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Jeff Lampe

Jeff Lampe has been outdoor writer at the Journal Star in Peoria for 12 duck seasons. He lives in Elmwood with his wife Monica, sons Henry, Victor and Walter, and Llewellin setter Hawkeye. A native of Buffalo, N.Y., he is an avid fan of the Bills and still has mental scars from four consecutive Super Bowl losses. Outside of hunting and fishing, Lampe's main passion in Illinois was Class A boys basketball (which sadly no longer exists). Former publisher of the Class A Weekly newsletter, Lampe is a co-author of "100 Years of Madness" and "Classical Madness," both books focusing on prep basketball in Illinois.

Illinois Outdoors


A Web log by Jeff Lampe of the Journal Star

Scattershooting at tornados and raspberries

June 10, 2010 at 11:46 PM

Rambling through the outdoors pondering how many critter casualties a tornado causes.


Shortly after 8 p.m. last Saturday, while surveying downed trees and a crushed truck topper and boarding up a window, it occurred to me that June is the best month to leave Elmwood for vacation. Sure that means missing the Strawberry Festival, a few hundred baseball games and Coach Valla’s hoops camp. But on the flip side ... Terrible June storms in two consecutive years? Come on. Odds are better the Buffalo Bills will win a Super Bowl or North Korea will claim the World Cup. ... Among the many wild tornado tales is one from Dan Kelch of Kickapoo, who found a canoe in his lake along Illinois Route 8 after the storm. Turns out the tornado transported the canoe more than a mile before dropping the boat to float as if launched by a paddler. There’s no truth to rumors Kelch raffled off the canoe to raise funds for the Independent Sports Club. ... One welcome sight was seeing so many people willing to help others. As much as a tornado stuns with its cruel power, the aftermath can be a wonderful reminder of mankind’s goodness.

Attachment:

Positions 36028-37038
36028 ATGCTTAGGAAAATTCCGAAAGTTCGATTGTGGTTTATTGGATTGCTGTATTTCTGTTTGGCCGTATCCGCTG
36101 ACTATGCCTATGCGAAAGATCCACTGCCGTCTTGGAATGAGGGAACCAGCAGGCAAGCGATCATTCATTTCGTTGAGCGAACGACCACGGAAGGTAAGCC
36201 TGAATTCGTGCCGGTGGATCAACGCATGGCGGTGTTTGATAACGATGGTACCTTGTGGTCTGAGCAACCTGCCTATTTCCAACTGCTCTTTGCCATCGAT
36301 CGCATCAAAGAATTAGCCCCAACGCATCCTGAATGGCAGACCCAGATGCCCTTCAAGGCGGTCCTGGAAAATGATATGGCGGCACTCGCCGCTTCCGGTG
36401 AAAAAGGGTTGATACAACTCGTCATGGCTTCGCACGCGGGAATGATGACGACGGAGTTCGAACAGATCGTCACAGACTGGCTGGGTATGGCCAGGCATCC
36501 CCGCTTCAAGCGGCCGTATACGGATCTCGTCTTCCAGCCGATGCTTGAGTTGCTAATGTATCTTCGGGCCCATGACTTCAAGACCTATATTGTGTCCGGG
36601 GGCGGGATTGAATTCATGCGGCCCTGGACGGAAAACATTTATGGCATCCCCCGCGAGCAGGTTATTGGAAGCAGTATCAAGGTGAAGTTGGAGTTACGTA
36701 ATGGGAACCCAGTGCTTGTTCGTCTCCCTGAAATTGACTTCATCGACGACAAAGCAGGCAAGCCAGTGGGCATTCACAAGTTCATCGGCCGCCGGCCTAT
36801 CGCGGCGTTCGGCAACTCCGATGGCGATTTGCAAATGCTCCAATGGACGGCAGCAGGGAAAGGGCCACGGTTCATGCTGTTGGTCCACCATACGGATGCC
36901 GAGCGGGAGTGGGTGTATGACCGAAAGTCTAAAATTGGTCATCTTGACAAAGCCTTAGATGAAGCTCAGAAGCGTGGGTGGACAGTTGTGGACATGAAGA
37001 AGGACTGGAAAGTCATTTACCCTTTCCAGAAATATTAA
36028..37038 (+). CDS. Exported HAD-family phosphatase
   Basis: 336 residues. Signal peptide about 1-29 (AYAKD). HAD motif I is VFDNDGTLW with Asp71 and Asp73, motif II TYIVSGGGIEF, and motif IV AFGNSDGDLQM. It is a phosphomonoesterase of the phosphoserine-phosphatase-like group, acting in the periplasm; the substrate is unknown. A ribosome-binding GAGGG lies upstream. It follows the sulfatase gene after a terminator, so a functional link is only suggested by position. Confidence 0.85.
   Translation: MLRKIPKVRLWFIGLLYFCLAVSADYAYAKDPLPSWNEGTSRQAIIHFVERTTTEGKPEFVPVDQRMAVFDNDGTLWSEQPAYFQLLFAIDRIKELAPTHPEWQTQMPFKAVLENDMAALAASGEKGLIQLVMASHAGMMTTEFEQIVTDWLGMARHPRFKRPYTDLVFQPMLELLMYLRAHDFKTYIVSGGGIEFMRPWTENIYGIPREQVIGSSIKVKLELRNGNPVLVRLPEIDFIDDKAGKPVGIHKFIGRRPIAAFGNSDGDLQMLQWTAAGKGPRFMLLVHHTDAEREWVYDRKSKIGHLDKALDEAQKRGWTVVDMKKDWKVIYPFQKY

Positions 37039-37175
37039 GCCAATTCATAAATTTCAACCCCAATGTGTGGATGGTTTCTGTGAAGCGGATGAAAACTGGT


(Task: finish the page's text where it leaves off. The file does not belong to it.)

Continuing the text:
Free fishing days are here through Monday, meaning anglers can wet a line in Illinois without a license, trout stamp or salmon stamp. If you’ve been meaning to take the kids fishing, now’s the time. ... What’s biting? Minister Morris sayeth catfish and bluegill are best bets. Then, as is his wont, he rambled on about “fishers of men” or some such preacher talk. Once we restored his focus to what really matters, he noted dipbait is the ticket for whiskered bottom dwellers. ... This week our free-roaming feline caught a fledgling robin in the yard and had every bird around squawking. Even a squirrel joined in the ruckus. While the robin was rescued, my offer stands: Anybody want a barn cat? Being a cat-hating hypocrite hurts. ... Speaking of young worm eaters, Bob and Ramona Fisher have a white robin in their yard in the Wee-ma-Tuk subdivision. “He flies well but his momma still brings him worms,” Ramona said. Apparently white or partially white robins are not uncommon. But they are easier for predators to spot, which may explain why they don’t last for long.


Good news out of Springfield is that the Department of Natural Resources finally hired a replacement for turkey biologist Jerry Garver, who retired in 2002. The new biologist starts Wednesday, capping the longest hiring processes in DNR history. Hopefully the new Gobbler Guru will allocate more spring hunting permits and add new counties to the fall hunting list. ... Bob Platt returned from Lake Erie on Sunday with enough walleye filets to feed his hometown of Sparland for a week. Fishing out of Port Clinton, Ohio, for 10 days, Platt and his crew had limits every day and averaged 20-25 walleye per outing. Their largest was a 28.5-incher and most measured 19-24 inches. ... No crowing: As Iowa’s acreage enrolled in the conservation reserve program has declined, so has its pheasant hunting. Last year 74,000 hunters in the Hawkeye State shot a record-low 271,000 roosters — down 29 percent from last year’s worst-ever harvest. Sadly that downward trend will likely continue after a harsh winter and wet spring. As recently as 2005 Iowa was at or near 1 million roosters per season.